Since "God is Spirit" and the Spirit is both the "Spirit of God" and the "Spirit of Jesus" would you not be worshipping and praying to the Godhead by worshipping and praying to the Holy Spirit directly? Being Spirit in its Quintessence, are not all members of the Godhead embodied in the Divine Spirit? When we pray, love, worship and meditate on the Holy Spirit, are we not concurrently doing all these devotions to God the Father and God the Son? Do you think the first and second persons of the Godhead mind that you pray to the Spirit in this, the final age of man, the Dispensation of the Holy Spirit? How much more holiness, love and power would there be if the Spirit were constantly being invoked, praised, honored, talked about, and loved?

In the church hymnal there are very, very few songs exclusively devoted to the Holy Spirit. Of the few there are, only one was familiar to me from all the songs I've ever heard sung in an Adventist Church. That song was one made popular in the 70s by the Heritage Family with words that said, "There's a sweet, sweet Spirit in this place. And I know that it's the Spirit of the Lord." Since the Spirit is our mainline to God and our only hope of getting with God and staying with God, why are there so few songs in the Hymnal? And why are those songs sung so infrequently? Is it because if they are sung the members will get too emotional and former members who "spoke in tongues" will get the urge to do so during Sabbath morning services?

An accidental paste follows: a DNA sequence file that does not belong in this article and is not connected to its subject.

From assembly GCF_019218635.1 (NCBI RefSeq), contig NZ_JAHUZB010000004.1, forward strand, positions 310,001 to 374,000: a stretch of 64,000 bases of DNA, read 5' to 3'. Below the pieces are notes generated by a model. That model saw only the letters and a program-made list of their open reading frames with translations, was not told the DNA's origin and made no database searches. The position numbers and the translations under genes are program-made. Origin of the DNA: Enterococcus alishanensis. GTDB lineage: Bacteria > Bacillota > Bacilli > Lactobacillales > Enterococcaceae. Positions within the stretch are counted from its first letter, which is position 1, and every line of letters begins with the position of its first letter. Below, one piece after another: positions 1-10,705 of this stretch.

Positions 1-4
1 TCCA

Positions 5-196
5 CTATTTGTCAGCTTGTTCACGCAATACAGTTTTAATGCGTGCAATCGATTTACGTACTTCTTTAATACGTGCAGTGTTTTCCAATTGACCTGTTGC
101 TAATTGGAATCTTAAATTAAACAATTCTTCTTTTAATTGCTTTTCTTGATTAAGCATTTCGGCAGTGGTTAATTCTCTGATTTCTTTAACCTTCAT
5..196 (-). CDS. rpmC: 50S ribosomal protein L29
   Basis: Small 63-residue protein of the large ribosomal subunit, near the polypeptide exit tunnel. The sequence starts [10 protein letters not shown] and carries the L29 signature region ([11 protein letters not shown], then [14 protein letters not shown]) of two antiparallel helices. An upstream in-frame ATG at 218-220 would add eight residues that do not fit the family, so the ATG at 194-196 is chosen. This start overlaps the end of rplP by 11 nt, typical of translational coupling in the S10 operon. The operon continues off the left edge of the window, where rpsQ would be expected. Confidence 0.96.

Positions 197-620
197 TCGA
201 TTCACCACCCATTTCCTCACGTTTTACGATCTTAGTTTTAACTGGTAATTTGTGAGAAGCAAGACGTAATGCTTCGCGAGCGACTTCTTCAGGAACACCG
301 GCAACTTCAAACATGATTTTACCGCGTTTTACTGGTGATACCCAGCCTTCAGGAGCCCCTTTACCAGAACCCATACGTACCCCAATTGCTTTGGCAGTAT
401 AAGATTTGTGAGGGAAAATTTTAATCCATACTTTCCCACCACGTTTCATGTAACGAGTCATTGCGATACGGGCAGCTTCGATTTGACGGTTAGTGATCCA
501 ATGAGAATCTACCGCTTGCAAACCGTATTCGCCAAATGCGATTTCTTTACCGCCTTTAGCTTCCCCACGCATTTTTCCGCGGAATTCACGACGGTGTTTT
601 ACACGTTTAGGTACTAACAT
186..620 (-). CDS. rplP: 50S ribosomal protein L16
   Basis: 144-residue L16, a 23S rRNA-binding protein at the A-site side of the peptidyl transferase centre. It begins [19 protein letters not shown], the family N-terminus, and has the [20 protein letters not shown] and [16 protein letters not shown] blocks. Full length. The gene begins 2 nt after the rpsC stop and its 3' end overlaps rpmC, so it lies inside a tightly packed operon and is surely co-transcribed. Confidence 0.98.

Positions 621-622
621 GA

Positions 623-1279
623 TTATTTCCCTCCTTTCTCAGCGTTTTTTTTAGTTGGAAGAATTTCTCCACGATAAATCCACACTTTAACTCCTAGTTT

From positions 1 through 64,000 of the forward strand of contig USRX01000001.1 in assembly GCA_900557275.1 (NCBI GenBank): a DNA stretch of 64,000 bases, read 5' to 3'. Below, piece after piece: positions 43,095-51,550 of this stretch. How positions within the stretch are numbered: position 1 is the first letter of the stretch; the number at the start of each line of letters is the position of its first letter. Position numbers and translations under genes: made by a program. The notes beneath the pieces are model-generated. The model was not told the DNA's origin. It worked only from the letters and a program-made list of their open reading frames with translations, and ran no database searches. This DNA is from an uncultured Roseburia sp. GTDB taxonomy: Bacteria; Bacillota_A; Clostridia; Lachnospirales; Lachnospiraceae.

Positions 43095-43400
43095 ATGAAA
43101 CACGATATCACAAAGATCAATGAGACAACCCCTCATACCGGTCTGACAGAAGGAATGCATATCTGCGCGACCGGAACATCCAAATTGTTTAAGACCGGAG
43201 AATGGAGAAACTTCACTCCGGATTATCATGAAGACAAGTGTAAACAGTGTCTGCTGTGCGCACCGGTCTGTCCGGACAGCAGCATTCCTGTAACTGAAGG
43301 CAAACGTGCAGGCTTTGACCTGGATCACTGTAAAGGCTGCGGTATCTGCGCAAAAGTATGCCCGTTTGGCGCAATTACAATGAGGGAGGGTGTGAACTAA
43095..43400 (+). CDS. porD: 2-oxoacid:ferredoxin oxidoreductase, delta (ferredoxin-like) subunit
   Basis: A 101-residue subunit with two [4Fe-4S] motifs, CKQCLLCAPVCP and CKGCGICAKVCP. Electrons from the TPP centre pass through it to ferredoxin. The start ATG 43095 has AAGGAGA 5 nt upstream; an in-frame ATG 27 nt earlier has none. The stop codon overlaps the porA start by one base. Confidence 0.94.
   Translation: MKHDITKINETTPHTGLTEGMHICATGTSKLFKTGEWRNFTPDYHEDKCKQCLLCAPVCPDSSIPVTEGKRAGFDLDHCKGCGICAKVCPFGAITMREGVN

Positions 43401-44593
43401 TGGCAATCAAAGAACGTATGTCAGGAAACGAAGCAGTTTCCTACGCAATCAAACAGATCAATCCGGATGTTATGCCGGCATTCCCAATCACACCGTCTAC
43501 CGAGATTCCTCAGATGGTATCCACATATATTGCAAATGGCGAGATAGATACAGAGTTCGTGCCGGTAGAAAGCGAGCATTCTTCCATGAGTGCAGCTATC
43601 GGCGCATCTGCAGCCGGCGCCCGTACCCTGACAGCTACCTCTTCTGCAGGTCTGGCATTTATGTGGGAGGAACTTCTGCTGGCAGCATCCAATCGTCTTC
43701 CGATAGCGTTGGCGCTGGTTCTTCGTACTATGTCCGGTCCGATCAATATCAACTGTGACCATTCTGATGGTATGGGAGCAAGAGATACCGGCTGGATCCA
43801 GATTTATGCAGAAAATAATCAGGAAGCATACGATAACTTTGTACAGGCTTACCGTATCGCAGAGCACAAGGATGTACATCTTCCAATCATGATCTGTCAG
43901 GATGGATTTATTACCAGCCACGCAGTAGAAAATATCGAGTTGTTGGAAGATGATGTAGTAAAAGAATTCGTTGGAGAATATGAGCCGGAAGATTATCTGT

I once witnessed two former pentecostal members of my Spanish congregation in the early 70s briefly get emotional during Wednesday night prayer meetings. One woman knelt with all others during a special altar call and directly addressed Christ with language so poetic and powerful that she stood out among your usual and "orthodox" prayer meeting devotee. The others didn't follow her example, but something very unusual was happening. So much so, that the miniser with a smile of awe that I've rarely seen in an adventist church, said, "Let's keep calm, because the Holy Spirit is defintely visiting us at this moment, right here right now." It almost seemd that by his fascination with what he and all present were witnessing, that he had seldom been at such occurrences within the Adventist church. It is one of the most singular memories I have of Adventism, the Holy Spirit, and a minister's cautious counsel.